From MedCity News
By Dan Verel
March 24, 2015
The uses of telemedicine seem to be growing by the day, with the latest application coming in the form of treating children with ADD or ADHD in under-served areas, according to a recent study from the American Academy of Child and Adolescent Psychiatry.
The study, first reported in Medscape (subscription) found that telehealth, or more specifically in this instance telepsychiatry, can help bridge significant access gaps in remote communities, particularly amid provider shortages coupled with increasingly hard-to-access mental health services, Medscape Medical News noted.
“Telehealth services bring new resources to treat major psychiatric disorders, such as ADHD in children,” lead study author Kathleen Meyers told Medscape.
“It improves collaboration with primary care physicians, and, importantly, it is a way to redistribute the specialty mental health work force.”
Meyers, M.D., MPH is associate professor of psychiatry and behavioral sciences at University of Washington School of Medicine, and director of Telemental Health Services at Seattle Children’s Hospital.
Several telehealth startups have begun to tap into the mental health space, notably Teladoc and Doctor on Demand, both of which have launched networks of psychologists via telemedicine platforms. Both companies have noted that the improved access to mental health services has the chance to improve overall physical health.
This recent study examined 223 children in a randomized trial who had been referred by 88 primary care providers across seven remote areas, Medscape reports. The children assigned to a randomized telehealth group received six video sessions of pharmacotherapy from psychiatrists, while therapists provided remote behavior training.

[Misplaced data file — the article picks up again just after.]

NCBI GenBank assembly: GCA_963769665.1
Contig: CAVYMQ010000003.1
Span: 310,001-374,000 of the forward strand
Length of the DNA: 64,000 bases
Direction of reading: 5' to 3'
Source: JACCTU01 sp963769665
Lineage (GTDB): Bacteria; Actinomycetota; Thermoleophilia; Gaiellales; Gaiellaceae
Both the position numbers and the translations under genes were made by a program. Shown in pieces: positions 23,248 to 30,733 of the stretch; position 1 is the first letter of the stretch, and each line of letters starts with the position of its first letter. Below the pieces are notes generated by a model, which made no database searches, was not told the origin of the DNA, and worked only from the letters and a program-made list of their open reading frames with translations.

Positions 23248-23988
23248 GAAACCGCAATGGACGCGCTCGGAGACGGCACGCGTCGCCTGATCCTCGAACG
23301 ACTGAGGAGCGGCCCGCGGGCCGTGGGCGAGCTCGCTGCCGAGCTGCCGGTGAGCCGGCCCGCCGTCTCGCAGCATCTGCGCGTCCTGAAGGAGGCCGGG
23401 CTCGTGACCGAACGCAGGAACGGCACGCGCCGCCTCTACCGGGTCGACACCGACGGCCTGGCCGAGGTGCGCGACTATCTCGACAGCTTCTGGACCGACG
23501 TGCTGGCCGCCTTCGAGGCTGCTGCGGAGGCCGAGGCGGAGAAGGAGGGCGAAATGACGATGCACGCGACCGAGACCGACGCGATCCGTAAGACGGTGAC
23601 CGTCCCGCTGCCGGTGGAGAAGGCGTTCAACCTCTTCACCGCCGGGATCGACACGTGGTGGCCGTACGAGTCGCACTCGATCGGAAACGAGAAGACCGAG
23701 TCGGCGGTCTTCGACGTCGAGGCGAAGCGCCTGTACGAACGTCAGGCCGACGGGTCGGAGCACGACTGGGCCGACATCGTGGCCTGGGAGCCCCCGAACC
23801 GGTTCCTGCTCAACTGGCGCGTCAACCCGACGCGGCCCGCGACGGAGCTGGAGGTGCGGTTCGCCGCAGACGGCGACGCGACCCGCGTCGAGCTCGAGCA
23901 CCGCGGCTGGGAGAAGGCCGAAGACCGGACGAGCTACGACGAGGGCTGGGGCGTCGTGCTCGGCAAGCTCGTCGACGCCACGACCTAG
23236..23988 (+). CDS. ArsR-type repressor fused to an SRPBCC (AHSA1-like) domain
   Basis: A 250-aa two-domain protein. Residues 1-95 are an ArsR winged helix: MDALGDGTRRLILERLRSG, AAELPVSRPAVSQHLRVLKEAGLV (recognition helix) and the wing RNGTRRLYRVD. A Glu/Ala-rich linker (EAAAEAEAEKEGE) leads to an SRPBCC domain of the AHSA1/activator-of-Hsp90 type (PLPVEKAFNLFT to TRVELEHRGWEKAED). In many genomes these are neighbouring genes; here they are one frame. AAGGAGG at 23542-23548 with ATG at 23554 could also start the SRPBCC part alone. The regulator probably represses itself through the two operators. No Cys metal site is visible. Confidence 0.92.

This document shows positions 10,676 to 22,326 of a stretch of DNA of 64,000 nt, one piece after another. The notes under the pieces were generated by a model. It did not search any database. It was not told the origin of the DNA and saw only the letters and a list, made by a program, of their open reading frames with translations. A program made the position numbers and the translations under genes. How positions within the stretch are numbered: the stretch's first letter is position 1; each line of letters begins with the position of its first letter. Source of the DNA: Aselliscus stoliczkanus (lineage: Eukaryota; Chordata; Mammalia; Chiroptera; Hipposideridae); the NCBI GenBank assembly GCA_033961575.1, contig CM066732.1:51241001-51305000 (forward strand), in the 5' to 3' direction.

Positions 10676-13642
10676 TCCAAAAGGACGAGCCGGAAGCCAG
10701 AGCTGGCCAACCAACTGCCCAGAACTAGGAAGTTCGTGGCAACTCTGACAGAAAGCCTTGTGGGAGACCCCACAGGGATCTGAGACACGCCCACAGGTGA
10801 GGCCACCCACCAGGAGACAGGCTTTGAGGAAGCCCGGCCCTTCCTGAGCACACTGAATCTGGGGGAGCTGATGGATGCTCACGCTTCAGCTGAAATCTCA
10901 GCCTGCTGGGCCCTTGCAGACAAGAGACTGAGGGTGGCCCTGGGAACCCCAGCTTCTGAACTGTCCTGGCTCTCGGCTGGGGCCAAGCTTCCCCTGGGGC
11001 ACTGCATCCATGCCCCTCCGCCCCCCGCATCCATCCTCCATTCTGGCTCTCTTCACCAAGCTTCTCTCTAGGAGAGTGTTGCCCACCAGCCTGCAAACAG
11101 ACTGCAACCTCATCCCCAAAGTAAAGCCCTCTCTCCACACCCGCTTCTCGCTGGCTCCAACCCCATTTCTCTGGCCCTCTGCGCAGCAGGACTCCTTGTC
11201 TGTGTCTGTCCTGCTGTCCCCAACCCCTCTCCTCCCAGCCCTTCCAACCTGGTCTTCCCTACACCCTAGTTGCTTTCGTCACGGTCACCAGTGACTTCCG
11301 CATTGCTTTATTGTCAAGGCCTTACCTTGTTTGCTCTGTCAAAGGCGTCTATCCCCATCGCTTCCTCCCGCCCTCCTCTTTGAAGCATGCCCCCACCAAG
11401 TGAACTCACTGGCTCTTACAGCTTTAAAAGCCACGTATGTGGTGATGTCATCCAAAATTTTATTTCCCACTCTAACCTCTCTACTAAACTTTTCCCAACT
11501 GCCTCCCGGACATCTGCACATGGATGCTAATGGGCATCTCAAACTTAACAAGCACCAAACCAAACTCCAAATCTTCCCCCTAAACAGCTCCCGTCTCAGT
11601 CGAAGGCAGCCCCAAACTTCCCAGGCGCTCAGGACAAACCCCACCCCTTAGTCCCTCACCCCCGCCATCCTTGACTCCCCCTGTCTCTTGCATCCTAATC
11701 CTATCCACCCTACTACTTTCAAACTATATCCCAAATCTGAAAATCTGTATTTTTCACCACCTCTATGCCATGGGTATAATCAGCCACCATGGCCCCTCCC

In the control group, children were treated by primary care providers, coupled with a telepsychiatry visit.
Both groups benefited, but children in the randomized group “improved significantly more than those in the augmented primary care arm,” for a host of outcomes.
The improvements were in diagnostic criteria for ADHD and oppositional defiant disorder, role performance on the Vanderbilt ADHD Rating Scale, completed by caregivers and teachers; and impairment on the Columbia Impairment Scale–Parent Version.
Researchers said the results underscore the great potential of telehealth and psychiatry.
“This study has very significant implications for the practice of psychiatry in general, child psychiatry, rural and primary mental health service delivery, and all of us in this era of increasingly integrated care,” Donald Hilty, M.D., of USC Medical Center and the Keck School of Medicine, and Peter M. Yellowlees, M.D., of the UC Davis Health System, wrote in an accompanying editorial.
“The findings could lead to better dissemination of existing evidence-based treatments and new modalities of treatment for some psychiatric disorders delivered at a distance, even if the patient is not particularly geographically isolated.”